squeaking in with just a few days left in the month of may-
there is still time to mention national foster care month!
i have often wondered why it is that we are rarely shown anything positive about foster care by our media.
most stories are generally done to sensationalize the negative aspects of the system and those few horrible people who have slipped through the screening process to further hurt these children.
this only acts to link negative connotations with the concept of caring for some of our nations most vulnerable children.
wouldn't it be a service to report on the success of kids and families who have been united by foster care?in our country, adopting from foster care is often overshadowed by stories of foreign adoption.
think angeleena, (i love angeelena, and brad, oh brad, the x-rated dreams.... sorry, i digress.... )
i am hopeful she will have the foresight to consider a waiting child from our country. the media attention could start a much needed surge in this domestic adoption choice.
dont get me wrong, i have nothing against foreign adoption, its just hard for me to hear people express their fear that adopting a child from foster care is too much of a risk.
after all, what is really known about the beautiful little girl from china and her prenatal care? or that amazing romanian boy who languished in an understaffed orphanage for months?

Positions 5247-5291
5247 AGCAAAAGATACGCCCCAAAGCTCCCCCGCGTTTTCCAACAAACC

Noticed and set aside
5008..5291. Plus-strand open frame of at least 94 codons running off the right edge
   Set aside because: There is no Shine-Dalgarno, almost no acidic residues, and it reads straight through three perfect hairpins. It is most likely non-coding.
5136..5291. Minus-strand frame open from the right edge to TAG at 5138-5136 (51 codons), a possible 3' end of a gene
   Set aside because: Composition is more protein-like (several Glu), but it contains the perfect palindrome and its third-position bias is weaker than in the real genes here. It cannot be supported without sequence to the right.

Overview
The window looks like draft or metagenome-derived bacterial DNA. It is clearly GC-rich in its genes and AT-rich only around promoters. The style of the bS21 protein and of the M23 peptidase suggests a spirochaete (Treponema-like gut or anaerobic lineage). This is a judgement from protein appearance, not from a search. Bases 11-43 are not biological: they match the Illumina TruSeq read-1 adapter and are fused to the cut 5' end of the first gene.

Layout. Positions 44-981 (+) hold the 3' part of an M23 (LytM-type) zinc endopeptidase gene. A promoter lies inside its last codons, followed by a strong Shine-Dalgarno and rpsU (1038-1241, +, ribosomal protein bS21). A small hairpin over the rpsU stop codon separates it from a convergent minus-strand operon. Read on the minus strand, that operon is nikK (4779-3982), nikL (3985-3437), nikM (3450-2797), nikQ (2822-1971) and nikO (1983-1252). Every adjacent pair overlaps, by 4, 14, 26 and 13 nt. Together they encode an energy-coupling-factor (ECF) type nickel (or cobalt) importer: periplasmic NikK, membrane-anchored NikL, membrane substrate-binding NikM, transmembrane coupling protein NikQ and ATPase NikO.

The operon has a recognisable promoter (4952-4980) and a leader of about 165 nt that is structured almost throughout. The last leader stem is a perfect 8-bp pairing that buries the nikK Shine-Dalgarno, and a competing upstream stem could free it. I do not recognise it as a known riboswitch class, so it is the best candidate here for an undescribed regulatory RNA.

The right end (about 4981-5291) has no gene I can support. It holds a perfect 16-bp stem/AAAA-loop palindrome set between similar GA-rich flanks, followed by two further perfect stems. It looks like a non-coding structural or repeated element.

it saddens me that foster children are often portrayed as "unfixable", coming with too much damage or baggage. truth is, there are simply no guarantees in life and every adoption will have its unknowns. is this really any different from having a biological child? isn't it all a roll of the dice?
in the end, there is the commitment of parenting. it is love, stability and guidance that helps a child to become a functional member of society.
as anyone who knows me can attest, i am strongly committed to spreading the word that foster care is a needed and valuable community service of sorts. these children are the future citizens, neighbors and friends of our communities, and currently, there are over 513,000 of them in custody, many needing adoptive homes across the united states.
if youve ever thought about opening your home to a foster child, please know; no matter how much time you have to commit, you can do something positive to change the life of a young person forever.
if you want to learn more, please click here: foster care month